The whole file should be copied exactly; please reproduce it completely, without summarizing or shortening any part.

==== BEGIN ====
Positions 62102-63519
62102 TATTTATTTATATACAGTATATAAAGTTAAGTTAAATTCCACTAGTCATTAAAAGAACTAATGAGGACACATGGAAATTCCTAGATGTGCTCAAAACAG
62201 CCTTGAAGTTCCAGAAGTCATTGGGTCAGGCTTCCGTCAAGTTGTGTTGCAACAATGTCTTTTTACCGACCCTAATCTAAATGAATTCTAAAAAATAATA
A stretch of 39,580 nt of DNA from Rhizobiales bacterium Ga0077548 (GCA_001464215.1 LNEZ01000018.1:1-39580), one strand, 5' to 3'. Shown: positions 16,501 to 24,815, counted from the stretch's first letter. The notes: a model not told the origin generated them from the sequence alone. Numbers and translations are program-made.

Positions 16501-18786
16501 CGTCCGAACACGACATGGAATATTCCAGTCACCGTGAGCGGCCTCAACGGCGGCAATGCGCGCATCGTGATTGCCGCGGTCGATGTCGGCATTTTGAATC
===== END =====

Positions 62102-63519
62102 TATTTATTTATATACAGTATATAAAGTTAAGTTAAATTCCACTAGTCATTAAAAGAACTAATGAGGACACATGGAAATTCCTAGATGTGCTCAAAACAG
62201 CCTTGAAGTTCCAGAAGTCATTGGGTCAGGCTTCCGTCAAGTTGTGTTGCAACAATGTCTTTTTACCGACCCTAATCTAAATGAATTCTAAAAAATAATA
A stretch of 39,580 nt of DNA from Rhizobiales bacterium Ga0077548 (GCA_001464215.1 LNEZ01000018.1:1-39580), one strand, 5' to 3'. Shown: positions 16,501 to 24,815, counted from the stretch's first letter. The notes: a model not told the origin generated them from the sequence alone. Numbers and translations are program-made.

Positions 16501-18786
16501 CGTCCGAACACGACATGGAATATTCCAGTCACCGTGAGCGGCCTCAACGGCGGCAATGCGCGCATCGTGATTGCCGCGGTCGATGTCGGCATTTTGAATC